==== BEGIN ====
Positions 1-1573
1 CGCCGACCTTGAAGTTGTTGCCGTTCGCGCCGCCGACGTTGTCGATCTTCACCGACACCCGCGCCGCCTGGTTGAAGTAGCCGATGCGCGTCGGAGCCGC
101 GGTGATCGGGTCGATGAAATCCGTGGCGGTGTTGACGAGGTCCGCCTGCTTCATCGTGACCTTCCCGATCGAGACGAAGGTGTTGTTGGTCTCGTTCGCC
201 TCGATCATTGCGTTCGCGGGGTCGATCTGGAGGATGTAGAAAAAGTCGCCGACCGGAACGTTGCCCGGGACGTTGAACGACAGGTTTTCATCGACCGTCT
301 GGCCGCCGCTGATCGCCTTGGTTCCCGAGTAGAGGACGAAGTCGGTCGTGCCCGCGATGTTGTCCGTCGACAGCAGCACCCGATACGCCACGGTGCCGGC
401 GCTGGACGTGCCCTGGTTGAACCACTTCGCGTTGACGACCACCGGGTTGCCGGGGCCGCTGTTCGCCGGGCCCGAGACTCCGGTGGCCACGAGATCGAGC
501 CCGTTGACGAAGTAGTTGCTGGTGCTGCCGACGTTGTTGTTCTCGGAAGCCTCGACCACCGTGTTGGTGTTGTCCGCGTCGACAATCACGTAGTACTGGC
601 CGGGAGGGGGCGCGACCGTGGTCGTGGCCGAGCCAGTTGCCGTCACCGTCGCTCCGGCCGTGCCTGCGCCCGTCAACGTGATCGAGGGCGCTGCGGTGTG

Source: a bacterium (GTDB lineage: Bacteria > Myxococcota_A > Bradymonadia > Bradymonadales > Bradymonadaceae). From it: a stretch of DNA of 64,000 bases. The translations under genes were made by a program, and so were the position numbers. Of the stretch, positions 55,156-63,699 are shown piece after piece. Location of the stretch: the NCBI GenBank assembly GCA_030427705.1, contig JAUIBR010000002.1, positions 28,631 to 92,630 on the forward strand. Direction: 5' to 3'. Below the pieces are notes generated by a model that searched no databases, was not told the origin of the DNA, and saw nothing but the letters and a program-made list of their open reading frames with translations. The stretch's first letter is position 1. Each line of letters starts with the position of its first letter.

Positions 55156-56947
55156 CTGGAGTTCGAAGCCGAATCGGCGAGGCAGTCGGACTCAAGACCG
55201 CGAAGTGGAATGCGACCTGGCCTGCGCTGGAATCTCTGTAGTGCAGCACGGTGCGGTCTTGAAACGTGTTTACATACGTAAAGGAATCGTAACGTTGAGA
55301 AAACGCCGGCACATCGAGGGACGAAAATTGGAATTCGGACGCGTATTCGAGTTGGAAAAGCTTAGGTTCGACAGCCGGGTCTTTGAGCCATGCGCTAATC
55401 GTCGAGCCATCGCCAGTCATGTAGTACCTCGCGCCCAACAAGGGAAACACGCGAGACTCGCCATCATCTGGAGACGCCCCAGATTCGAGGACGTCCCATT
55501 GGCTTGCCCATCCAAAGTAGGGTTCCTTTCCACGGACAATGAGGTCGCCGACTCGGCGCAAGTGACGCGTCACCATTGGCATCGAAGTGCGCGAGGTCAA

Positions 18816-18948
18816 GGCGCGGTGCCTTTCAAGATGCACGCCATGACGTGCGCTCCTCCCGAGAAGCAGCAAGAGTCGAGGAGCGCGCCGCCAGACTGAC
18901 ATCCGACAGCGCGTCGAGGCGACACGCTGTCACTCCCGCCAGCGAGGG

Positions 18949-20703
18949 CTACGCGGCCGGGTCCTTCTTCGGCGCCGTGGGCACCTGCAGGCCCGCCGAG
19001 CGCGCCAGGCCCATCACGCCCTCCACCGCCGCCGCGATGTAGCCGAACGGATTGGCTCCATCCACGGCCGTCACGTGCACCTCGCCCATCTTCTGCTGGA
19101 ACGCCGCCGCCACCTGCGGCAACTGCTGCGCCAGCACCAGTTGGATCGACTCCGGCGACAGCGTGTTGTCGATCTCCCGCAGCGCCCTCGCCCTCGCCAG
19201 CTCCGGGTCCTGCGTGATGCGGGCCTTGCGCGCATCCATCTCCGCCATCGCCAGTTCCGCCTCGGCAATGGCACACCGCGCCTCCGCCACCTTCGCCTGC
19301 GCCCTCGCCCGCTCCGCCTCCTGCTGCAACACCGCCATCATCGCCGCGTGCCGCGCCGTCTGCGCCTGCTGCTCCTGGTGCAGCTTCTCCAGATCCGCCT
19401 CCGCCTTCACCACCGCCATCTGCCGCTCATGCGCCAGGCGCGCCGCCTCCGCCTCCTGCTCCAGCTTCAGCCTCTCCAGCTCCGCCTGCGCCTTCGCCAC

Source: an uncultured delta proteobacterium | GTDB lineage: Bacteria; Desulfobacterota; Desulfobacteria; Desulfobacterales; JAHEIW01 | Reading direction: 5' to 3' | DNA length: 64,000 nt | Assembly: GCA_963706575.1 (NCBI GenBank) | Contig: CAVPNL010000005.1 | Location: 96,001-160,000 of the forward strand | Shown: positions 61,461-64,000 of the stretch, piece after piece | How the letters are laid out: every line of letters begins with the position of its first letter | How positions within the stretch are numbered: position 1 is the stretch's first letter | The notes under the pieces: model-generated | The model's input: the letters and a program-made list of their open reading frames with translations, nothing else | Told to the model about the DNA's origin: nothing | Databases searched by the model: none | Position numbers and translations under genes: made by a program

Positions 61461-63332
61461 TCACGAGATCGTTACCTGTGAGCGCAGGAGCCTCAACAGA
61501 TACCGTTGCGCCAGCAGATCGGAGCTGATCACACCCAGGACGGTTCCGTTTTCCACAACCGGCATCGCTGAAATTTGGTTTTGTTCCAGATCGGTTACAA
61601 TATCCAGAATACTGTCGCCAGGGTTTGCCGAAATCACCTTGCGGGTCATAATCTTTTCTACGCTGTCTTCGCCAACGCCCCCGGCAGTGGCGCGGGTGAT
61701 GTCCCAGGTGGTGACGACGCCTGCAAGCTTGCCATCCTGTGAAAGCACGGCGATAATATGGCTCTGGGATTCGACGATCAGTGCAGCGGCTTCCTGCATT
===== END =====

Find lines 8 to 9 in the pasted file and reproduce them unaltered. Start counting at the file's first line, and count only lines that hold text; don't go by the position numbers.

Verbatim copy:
601 CGGGAGGGGGCGCGACCGTGGTCGTGGCCGAGCCAGTTGCCGTCACCGTCGCTCCGGCCGTGCCTGCGCCCGTCAACGTGATCGAGGGCGCTGCGGTGTG

Source: a bacterium (GTDB lineage: Bacteria > Myxococcota_A > Bradymonadia > Bradymonadales > Bradymonadaceae). From it: a stretch of DNA of 64,000 bases. The translations under genes were made by a program, and so were the position numbers. Of the stretch, positions 55,156-63,699 are shown piece after piece. Location of the stretch: the NCBI GenBank assembly GCA_030427705.1, contig JAUIBR010000002.1, positions 28,631 to 92,630 on the forward strand. Direction: 5' to 3'. Below the pieces are notes generated by a model that searched no databases, was not told the origin of the DNA, and saw nothing but the letters and a program-made list of their open reading frames with translations. The stretch's first letter is position 1. Each line of letters starts with the position of its first letter.